It didn’t take long for the Los Angeles Lakers to pull the plug on their one-year experiment at head coach with Mike Brown. Known for his defensive planning, Brown saw his star-studded Lakers team limp out to a 1-4 start before being shown the door. The former head man for the Cleveland Cavaliers, Brown became the first NBA coach to be fired within five games into the season but the Lakers’ struggle dates back all the way to last season. Los Angeles lost their last two games in the playoffs to the Oklahoma City Thunder before going on a 0-8 preseason run and sputtering to 1-4. Despite the additions of perennial all stars in center Dwight Howard and guard Steve Nash, Brown simply couldn’t right the ship. But did the Lakers move too fast to remove Brown? Perry Green and Stephen D. Riley debate:

Riley: You don’t add two major cogs to a team’s starting lineup and expect a team to not experience growing pains. Even the Miami Heat got off to a slow start with the insertion of Chris Bosh and LeBron James. It was simply a panic move for the Lakers and it’s one they may live to regret as the season goes on no matter who they hire next.

Green: They didn’t just add any ol’ pieces; they added Howard and Nash, two premiere players. You don’t have to run through the preseason but you do have to show some signs of life in the regular season which just wasn’t apparent. The Lakers have the league’s biggest payroll but have been the biggest disappointment so far. We saw how Brown did with LeBron as his centerpiece and I think the Lakers ownership just lost faith in the way in which Brown handles superstars.

Riley: That Cleveland team was severely flawed aside from James’ talents but that’s another story. We’re not talking about an 0-10 team here, we’re talking about 1-4 with 77 games left. And that’s a pretty bold statement. Keep in mind that Howard was out most of the summer recovering from back surgery while Nash just went down with a leg fracture in the team’s second game. So when has this new team with all these new pieces had a chance to play together? Your answer: they haven’t. So you remove a coach who’s rarely had a chance to see his full team practice? Ridiculous.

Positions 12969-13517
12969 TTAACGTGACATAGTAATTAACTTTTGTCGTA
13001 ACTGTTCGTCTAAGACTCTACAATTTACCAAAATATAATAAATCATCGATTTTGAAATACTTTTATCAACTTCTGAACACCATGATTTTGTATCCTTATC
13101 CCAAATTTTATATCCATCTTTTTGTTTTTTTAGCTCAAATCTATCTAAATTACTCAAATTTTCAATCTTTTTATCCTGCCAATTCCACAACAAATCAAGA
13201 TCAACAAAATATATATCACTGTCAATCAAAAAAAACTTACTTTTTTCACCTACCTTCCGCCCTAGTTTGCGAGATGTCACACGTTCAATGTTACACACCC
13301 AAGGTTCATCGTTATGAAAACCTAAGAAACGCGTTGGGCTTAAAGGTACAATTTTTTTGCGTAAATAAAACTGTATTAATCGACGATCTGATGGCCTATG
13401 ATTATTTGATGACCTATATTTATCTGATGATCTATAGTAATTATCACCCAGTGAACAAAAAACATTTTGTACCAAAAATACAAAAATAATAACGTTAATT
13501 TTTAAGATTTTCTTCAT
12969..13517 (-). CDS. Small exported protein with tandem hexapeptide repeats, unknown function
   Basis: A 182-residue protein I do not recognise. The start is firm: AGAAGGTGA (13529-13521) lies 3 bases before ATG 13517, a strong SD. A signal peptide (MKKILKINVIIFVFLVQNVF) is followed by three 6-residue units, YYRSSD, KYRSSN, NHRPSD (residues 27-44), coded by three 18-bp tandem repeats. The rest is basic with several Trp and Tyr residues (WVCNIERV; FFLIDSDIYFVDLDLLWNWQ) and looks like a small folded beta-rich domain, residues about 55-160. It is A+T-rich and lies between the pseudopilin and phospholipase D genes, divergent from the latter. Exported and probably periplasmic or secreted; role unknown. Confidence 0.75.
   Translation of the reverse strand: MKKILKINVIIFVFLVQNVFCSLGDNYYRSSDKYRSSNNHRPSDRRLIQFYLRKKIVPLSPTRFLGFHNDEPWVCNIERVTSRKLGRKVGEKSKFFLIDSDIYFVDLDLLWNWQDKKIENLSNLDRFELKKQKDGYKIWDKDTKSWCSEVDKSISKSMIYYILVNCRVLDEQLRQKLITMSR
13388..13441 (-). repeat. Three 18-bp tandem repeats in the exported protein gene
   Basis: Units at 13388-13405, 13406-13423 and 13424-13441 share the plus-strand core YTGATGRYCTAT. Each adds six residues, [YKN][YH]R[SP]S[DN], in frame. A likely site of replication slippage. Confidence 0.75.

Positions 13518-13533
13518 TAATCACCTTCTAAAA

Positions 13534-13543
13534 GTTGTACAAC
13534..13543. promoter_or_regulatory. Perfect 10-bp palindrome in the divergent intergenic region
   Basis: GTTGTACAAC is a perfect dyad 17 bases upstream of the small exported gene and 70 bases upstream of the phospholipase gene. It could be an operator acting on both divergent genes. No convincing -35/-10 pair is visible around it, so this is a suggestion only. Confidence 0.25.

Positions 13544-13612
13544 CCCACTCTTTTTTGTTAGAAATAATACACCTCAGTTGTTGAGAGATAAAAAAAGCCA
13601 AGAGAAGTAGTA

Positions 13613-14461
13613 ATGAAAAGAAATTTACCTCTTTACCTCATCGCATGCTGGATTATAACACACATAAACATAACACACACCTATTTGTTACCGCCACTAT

Green: To me, it’s not so much the additions but the way in which they played on the defensive end. Brown’s supposed to be this guru but opposing teams were averaging more than 100 points against the Lakers in those four losses. Good team defense isn’t dictated by who’s in and out of the lineup so for them to simply fail on that end was clearly unacceptable. The Lakers had a full season and two full summers to see Brown in action, I’m sure his firing wasn’t strictly limited to what they saw so far in the team’s first few games but what they’ve seen over the last two years. I have a feeling the Lakers’ front office has been kicking itself since passing on replacing Phil Jackson with longtime assistant coach Brian Shaw, who won three titles as a player and two as an assistant coach, all with the Lakers. Shaw was the perfect man to coach this Lakers’ mob, but they chose to go with Brown instead. Now that Brown is fired, they have another shot to get it right and hire Shaw this time.

Riley: Perhaps so. Maybe the Lakers brass hated the way he conducted practices or whatever the reason but at least give him a chance to coach with his full team on the floor before you pull the plug to bring in another coach. When you give coach weapons, give him the time or the opportunity to work his weapons into his system. The Lakers have traditionally made the right moves when it comes to coaching but they botched this one.


Perry Green and Stephen D. Riley

AFRO Sports Desk